Yes, but for how long? The crowd all buy this market or that market up to a level from which there is no escape for the crowd. They cannot all get out at the “right” time. How high is too high? How much is too much? You only know a day too late!

    Yes deflation is the perceived risk for now and really everyone knows it, including the powers-that-be who will not let it happen, whatever the cost! When will paper currency and govt. bonds become unattractive? We really know in our hearts that they already are. Yes they may get a bit stronger, but they’re just another bubble waiting for that fatal pin, then…. poof! And it’s too late.

  51. John

    Jeez… you guys need to get a summarizer on this site. Like an executive summary every 15 posts, something like the Dilbert joke (which I can’t recall completely) but ended with: Oxygen is good.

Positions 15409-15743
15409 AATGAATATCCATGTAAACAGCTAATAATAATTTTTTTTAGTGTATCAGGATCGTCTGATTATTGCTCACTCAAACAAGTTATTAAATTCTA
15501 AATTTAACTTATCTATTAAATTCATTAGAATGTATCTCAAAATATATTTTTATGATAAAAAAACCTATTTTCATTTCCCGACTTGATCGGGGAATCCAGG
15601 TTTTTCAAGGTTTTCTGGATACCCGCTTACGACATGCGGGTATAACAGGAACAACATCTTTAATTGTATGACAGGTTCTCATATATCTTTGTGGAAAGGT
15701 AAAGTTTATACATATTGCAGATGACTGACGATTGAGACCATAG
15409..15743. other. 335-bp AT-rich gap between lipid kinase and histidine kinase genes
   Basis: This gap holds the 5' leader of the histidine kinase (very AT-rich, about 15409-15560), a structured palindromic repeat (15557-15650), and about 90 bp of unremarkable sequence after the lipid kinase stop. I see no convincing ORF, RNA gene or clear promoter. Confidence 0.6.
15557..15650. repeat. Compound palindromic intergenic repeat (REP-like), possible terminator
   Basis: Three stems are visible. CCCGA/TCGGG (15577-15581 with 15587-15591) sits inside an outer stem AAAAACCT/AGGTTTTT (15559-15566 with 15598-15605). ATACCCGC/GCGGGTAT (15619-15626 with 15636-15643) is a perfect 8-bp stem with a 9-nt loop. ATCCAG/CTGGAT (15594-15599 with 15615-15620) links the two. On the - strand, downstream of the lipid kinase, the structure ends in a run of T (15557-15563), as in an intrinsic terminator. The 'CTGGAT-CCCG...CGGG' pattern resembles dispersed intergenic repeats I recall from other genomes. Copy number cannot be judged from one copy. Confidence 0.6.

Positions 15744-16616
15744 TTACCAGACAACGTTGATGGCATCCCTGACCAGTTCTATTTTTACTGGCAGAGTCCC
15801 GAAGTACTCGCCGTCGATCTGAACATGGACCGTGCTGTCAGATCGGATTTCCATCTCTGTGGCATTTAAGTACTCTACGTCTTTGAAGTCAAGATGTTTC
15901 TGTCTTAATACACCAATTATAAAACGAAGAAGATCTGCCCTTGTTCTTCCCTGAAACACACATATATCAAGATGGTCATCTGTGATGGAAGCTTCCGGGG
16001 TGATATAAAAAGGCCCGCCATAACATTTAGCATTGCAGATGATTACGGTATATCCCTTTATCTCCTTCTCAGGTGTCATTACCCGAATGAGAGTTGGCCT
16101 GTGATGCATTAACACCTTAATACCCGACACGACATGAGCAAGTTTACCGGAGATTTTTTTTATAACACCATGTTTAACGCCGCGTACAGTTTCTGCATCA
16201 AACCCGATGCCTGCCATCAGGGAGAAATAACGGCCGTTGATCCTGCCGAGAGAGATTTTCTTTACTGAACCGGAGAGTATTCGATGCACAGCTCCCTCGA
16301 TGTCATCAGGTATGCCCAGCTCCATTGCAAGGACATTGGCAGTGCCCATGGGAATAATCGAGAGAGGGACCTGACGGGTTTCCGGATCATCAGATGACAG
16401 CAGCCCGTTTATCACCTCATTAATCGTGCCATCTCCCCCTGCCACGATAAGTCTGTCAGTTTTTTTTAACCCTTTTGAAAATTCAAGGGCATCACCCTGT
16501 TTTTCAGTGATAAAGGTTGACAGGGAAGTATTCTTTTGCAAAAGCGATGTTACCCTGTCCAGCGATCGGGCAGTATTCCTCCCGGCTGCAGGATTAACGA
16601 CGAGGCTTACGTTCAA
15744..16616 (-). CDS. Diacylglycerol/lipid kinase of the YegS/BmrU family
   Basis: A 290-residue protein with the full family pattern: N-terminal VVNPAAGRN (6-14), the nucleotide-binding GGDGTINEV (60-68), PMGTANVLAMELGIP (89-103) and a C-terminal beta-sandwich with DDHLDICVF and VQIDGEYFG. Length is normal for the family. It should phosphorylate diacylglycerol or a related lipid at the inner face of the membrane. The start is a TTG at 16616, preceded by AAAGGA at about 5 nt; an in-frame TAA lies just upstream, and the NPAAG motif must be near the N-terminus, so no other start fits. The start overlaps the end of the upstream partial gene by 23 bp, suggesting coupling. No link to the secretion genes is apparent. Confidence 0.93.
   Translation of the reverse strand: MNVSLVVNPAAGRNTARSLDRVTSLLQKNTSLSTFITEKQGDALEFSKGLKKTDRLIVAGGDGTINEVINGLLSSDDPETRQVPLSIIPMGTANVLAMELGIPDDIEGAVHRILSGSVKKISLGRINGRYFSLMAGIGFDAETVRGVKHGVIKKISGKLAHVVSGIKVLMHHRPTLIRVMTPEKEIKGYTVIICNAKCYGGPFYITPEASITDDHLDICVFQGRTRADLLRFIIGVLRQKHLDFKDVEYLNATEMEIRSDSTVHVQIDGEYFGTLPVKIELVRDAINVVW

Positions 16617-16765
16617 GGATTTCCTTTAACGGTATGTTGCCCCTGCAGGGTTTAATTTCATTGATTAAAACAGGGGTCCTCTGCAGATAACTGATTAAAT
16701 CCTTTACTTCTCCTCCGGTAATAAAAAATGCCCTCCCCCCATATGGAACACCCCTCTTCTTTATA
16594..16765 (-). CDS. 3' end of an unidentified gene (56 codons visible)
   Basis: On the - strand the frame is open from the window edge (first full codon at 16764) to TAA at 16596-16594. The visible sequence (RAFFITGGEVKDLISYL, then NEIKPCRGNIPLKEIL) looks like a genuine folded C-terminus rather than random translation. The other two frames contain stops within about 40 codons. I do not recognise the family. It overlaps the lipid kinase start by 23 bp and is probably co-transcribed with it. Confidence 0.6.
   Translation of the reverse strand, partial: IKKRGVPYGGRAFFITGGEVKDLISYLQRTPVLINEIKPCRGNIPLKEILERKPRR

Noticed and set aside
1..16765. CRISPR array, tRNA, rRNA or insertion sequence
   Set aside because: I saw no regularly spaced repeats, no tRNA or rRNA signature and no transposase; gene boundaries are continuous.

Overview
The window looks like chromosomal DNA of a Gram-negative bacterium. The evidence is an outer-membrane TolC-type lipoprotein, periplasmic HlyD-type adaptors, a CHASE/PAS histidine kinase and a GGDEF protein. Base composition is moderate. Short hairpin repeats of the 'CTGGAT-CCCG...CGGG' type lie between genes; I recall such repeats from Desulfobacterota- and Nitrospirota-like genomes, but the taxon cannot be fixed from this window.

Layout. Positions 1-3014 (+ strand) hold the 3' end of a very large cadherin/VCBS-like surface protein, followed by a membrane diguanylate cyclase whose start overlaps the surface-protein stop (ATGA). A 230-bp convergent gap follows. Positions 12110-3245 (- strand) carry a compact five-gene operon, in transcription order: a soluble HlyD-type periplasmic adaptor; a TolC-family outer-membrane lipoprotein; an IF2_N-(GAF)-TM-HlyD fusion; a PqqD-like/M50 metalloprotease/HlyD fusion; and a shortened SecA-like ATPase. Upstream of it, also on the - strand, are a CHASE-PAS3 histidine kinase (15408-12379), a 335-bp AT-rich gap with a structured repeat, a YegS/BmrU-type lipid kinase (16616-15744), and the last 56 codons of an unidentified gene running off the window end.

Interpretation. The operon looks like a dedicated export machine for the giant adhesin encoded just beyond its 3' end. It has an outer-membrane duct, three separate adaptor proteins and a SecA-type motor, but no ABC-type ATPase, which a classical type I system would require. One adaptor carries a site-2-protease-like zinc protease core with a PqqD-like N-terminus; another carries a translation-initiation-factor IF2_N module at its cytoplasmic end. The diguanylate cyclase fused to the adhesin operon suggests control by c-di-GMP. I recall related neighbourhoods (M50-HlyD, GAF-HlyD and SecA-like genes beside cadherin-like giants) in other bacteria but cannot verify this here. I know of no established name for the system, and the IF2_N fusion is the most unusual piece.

So far, the executive summary for this topic looks like (to me):

    Europe is screwed: 65%
    China is screwed: 50%
    China could save the world but probably can’t (for various reasons): 90%
    Japan is screwed 80%
    The US is screwed 50%
    The US actually wins in the end because everybody else is screwed more: 50%

    Any other combinations?

  52. Anonymous

    Last week Evans-Pritchard had an apocalyptic story about Lehman’s cds derivatives. Nothing happened. So now is back at euro bashing.

  53. wintermute

    I keep hearing that gold is dead money as it does not earn interest, as opposed to fiat currencies. But gold can earn money through leasing out – and this is an active market.

  54. Ra